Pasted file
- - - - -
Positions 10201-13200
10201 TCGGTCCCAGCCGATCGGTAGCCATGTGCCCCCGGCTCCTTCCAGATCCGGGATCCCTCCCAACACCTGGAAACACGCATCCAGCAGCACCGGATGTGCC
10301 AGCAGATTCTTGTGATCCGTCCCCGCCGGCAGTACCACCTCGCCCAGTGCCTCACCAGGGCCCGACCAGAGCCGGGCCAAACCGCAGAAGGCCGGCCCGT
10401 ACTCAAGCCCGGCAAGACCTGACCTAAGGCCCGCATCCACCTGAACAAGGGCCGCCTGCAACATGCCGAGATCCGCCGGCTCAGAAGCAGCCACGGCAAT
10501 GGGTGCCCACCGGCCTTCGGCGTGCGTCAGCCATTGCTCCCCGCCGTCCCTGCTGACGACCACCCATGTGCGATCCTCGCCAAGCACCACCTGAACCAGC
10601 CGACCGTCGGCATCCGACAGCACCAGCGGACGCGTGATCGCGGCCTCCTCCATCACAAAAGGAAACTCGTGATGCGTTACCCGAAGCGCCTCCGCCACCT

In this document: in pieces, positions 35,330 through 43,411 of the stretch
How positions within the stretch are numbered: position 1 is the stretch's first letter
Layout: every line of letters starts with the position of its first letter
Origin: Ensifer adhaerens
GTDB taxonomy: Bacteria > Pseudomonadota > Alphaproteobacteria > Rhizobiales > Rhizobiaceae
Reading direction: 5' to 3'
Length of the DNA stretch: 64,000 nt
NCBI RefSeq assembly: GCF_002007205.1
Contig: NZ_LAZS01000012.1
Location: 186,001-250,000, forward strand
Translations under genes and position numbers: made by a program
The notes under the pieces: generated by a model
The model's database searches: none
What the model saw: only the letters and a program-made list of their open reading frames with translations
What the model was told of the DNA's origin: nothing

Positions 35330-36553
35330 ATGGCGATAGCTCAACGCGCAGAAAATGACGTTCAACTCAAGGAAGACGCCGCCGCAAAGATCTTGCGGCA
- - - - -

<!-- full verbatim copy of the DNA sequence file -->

Positions 10201-13200
10201 TCGGTCCCAGCCGATCGGTAGCCATGTGCCCCCGGCTCCTTCCAGATCCGGGATCCCTCCCAACACCTGGAAACACGCATCCAGCAGCACCGGATGTGCC
10301 AGCAGATTCTTGTGATCCGTCCCCGCCGGCAGTACCACCTCGCCCAGTGCCTCACCAGGGCCCGACCAGAGCCGGGCCAAACCGCAGAAGGCCGGCCCGT
10401 ACTCAAGCCCGGCAAGACCTGACCTAAGGCCCGCATCCACCTGAACAAGGGCCGCCTGCAACATGCCGAGATCCGCCGGCTCAGAAGCAGCCACGGCAAT
10501 GGGTGCCCACCGGCCTTCGGCGTGCGTCAGCCATTGCTCCCCGCCGTCCCTGCTGACGACCACCCATGTGCGATCCTCGCCAAGCACCACCTGAACCAGC
10601 CGACCGTCGGCATCCGACAGCACCAGCGGACGCGTGATCGCGGCCTCCTCCATCACAAAAGGAAACTCGTGATGCGTTACCCGAAGCGCCTCCGCCACCT

In this document: in pieces, positions 35,330 through 43,411 of the stretch
How positions within the stretch are numbered: position 1 is the stretch's first letter
Layout: every line of letters starts with the position of its first letter
Origin: Ensifer adhaerens
GTDB taxonomy: Bacteria > Pseudomonadota > Alphaproteobacteria > Rhizobiales > Rhizobiaceae
Reading direction: 5' to 3'
Length of the DNA stretch: 64,000 nt
NCBI RefSeq assembly: GCF_002007205.1
Contig: NZ_LAZS01000012.1
Location: 186,001-250,000, forward strand
Translations under genes and position numbers: made by a program
The notes under the pieces: generated by a model
The model's database searches: none
What the model saw: only the letters and a program-made list of their open reading frames with translations
What the model was told of the DNA's origin: nothing

Positions 35330-36553
35330 ATGGCGATAGCTCAACGCGCAGAAAATGACGTTCAACTCAAGGAAGACGCCGCCGCAAAGATCTTGCGGCA